BMW G 310 GS: The jack of all tradesYou can expect German engineering to get all the nuts and bolts done right. But for an adventure bike, it could use a bigger fuel tank.
‘Hansdampf in allen Gassen’ is German for ‘Jack of all trades, master of none’.
That about sums up the BMW G 310 GS. The bike is great at many things, but it does not excel in one specific area. However, that is not a knock on the G 310 GS.
BMW is looking to reach more riders and collaborated with India’s TVS Motor to develop its first sub-500cc bike. While the G 310 GS is positioned as an adventure bike, its twin—the G 310 R—is a city roadster. TVS also has a sister bike, the Apache RR 310.
Turn the ignition on and the fully digital instrument console lights up, showing everything from the gear position indicator, fuel level, time to even engine temperature. The information is easily legible while riding.
It is a joy to ride the G 310 GS in the city. The high seating position gives you a commanding view, similar to driving an SUV while the 313cc reverse-inclined single-cylinder engine is punchy and pulls like a truck. A flick of the wrist and the rev-happy bike will reach triple-digit speeds easily. As the RPMs build, the grunty exhaust note gets louder but I can still hear ‘Queen’s I Was Born to Love You’ clearly on my helmet Bluetooth intercom.
However, the six-speed gearbox feels clunky and could use a slipper clutch like the one on the Yamaha R15 v3. But you have to give bonus points for the extremely comfortable seats on the G 310 GS.
The bike is nimble thanks to its compact wheelbase and easily filters through city traffic once you get used to how wide the bike is. For a tall bike, the G 310 GS has really good handling characteristics and one can have fun on paved roads.
Vibration is something you can’t escape though, especially on a large single-cylinder engine. But BMW has done a good job in keeping vibrations in check by using a counterbalanced crankshaft.
Braking duties are handled by disc brakes on both wheels and the G 310 GS also gets switchable ABS made by BMW themselves. I inadvertently tested the ABS when a car suddenly turned into my lane without indicating and the bike stopped on a dime, preventing a major collision. I would never recommend buying a bike if it does not come with dual-channel ABS.
But I wanted to find out if the bike could live up to its ‘GS’ badging. For those who might not know, BMW’s GS series is renowned worldwide among riders looking to travel continents and great distances on a motorcycle. BMW controls a huge chunk of the adventure bike market, thanks to its GS series, and regularly tops sales charts.
Right off the bat, the bike stands out from the crowd with its classic GS styling, from the beak fairing, mudguards to the luggage rack. But it should be said that for an adventure bike, it doesn’t come equipped with hand guards or crash bars. But the bike can attract eyeballs. During the test ride, a foreigner even rode up next to me and said, ‘Nice bike’. I gave him a thumbs up and we parted ways.
It also gets a larger 19-inch front wheel unlike the 17-inch on its twin G 310 R. The larger front wheel gives the bike more stability off-road. Combined with the soft suspension setup, I was gliding over potholes and bad patches of the road without a care in the world. The bike feels planted even in wet conditions thanks to the stock Metzeler Tourance tyres. And though the stock tyres aren’t meant for heavy off-roading, I wanted to push the baby GS as much as possible.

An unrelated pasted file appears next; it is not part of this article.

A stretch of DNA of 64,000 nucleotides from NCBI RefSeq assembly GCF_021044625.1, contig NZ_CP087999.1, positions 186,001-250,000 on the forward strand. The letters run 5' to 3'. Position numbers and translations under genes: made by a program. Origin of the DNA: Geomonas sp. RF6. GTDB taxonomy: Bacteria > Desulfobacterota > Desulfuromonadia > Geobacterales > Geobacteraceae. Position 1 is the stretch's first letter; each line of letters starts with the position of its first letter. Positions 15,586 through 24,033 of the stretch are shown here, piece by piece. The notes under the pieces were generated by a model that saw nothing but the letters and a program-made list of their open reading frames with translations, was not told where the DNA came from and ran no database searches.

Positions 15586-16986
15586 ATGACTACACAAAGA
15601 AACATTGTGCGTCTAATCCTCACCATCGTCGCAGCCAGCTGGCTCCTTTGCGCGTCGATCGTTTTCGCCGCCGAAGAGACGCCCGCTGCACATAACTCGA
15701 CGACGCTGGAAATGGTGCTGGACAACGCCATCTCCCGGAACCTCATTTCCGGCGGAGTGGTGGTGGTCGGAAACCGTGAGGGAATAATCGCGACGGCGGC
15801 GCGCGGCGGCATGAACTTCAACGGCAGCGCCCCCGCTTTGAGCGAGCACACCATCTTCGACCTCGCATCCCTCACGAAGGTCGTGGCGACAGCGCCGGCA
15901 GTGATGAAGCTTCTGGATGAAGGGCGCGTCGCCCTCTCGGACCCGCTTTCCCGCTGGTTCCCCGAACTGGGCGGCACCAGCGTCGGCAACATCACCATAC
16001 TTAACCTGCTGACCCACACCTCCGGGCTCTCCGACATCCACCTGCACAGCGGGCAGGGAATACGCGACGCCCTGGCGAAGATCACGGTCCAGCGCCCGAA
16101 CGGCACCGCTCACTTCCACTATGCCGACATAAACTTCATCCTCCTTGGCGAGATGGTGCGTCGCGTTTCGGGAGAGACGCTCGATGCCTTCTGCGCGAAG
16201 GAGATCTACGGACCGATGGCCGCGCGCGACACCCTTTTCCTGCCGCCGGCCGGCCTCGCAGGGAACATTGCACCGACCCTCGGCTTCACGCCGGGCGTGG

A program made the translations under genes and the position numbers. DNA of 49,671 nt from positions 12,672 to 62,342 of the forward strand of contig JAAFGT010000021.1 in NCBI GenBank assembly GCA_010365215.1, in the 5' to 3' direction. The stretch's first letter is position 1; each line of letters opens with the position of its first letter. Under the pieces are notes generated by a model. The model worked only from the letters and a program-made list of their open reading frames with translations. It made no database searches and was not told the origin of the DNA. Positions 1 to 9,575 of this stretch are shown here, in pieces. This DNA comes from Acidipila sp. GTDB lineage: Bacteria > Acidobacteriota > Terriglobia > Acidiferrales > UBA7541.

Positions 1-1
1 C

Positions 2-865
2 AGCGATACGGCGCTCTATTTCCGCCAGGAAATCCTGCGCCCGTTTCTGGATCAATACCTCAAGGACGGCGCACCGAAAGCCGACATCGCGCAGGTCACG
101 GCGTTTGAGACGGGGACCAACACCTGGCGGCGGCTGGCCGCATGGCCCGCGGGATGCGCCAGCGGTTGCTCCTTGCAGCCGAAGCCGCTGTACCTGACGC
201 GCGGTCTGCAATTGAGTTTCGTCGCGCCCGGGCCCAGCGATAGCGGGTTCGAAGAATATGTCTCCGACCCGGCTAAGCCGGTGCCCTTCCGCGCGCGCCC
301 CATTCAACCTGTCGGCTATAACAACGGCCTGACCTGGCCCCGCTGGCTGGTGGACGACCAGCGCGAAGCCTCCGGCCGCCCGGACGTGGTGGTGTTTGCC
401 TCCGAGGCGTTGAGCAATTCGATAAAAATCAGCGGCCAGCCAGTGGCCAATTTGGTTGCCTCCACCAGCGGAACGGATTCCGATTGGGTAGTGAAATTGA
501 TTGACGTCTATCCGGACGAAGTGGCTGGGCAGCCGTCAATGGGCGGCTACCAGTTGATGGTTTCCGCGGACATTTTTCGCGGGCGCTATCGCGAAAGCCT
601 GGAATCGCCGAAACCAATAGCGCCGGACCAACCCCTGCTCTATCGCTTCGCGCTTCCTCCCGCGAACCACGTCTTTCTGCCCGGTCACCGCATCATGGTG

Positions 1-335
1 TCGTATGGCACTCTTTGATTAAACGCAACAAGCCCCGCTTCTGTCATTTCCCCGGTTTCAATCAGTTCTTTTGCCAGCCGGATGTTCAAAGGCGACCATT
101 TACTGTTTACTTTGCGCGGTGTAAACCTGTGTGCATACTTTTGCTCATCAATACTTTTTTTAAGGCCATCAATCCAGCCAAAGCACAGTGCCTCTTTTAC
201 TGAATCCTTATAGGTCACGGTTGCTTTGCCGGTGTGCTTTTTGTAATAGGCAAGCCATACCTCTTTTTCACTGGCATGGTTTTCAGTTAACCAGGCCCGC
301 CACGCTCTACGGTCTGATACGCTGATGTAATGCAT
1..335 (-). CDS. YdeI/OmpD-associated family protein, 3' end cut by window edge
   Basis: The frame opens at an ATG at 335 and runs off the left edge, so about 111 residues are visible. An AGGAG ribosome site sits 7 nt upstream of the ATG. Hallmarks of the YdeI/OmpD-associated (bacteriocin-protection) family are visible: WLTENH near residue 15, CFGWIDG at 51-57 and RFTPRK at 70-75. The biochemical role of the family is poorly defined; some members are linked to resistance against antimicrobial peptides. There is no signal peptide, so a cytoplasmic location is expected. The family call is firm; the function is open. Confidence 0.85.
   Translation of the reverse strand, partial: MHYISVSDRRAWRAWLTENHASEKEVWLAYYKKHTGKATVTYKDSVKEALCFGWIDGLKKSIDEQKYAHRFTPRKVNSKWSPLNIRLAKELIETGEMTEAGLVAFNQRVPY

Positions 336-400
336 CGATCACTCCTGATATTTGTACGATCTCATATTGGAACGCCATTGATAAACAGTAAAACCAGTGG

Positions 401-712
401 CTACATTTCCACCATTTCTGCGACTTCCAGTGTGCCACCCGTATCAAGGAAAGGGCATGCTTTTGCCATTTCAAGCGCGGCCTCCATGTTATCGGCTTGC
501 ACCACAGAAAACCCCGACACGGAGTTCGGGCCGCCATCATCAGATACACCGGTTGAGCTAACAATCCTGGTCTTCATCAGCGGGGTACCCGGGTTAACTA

So I prayed for rain and lo and behold, it rained, albeit slightly. The bike tackled mud, sand, and stone. I stood up on the pegs and it was then that the bike really showed its GS credentials. As a novice in off-roading, the bike gave me the confidence to tackle difficult terrain. After a muddy session, it was time to hit the road once again.
However, the bike heats up while stuck in typical Kathmandu traffic. It hit 105 degrees Celsius and the radiator fan sounded like a jet engine taking off trying to keep the bike cool. And with the reverse inclined engine’s exhaust header going under the seat, it was effectively heating up the saddle. This would be a perfect seat warming ‘feature’ during winter but it’s summer at the moment and I was being roasted two ways, from the scorching hot sun and the toasty seat.
After escaping the traffic jam, I didn’t get that far due to the small 11-litre fuel tank. GS series bikes generally have large fuel tanks like the F 800 GS (16 litres) or the R1200 GS Adventure (33 litres). With a claimed mileage of 30kmpl, you can reasonably expect to cover a maximum of 300km between fuel stops once you subtract one litre of fuel which is reserved.
So who is competition for the BMW G 310 GS which is priced at Rs1,115,000?
Only two bikes really come to mind: Honda’s CRF 250L Rally and Royal Enfield’s Himalayan.
Honda’s machine is pricier than the BMW by over Rs200,000 and is much slower. But the 250L Rally has better ground clearance and is lighter by 15 kg.
Of the three, the Himalayan is the cheapest, costing just Rs625,000. It also has a large 15-litre fuel tank (4L more than the GS). But Royal Enfield and quality issues go hand in hand, more so for the Himalayan which has been plagued with problems since it was launched in 2016.
It’s as if BMW knows the baby GS is not meant to emulate its bigger siblings. To be fair, the company mentions that adventures don’t have to be big to be unforgettable, just that you experience them every day on the G 310 GS.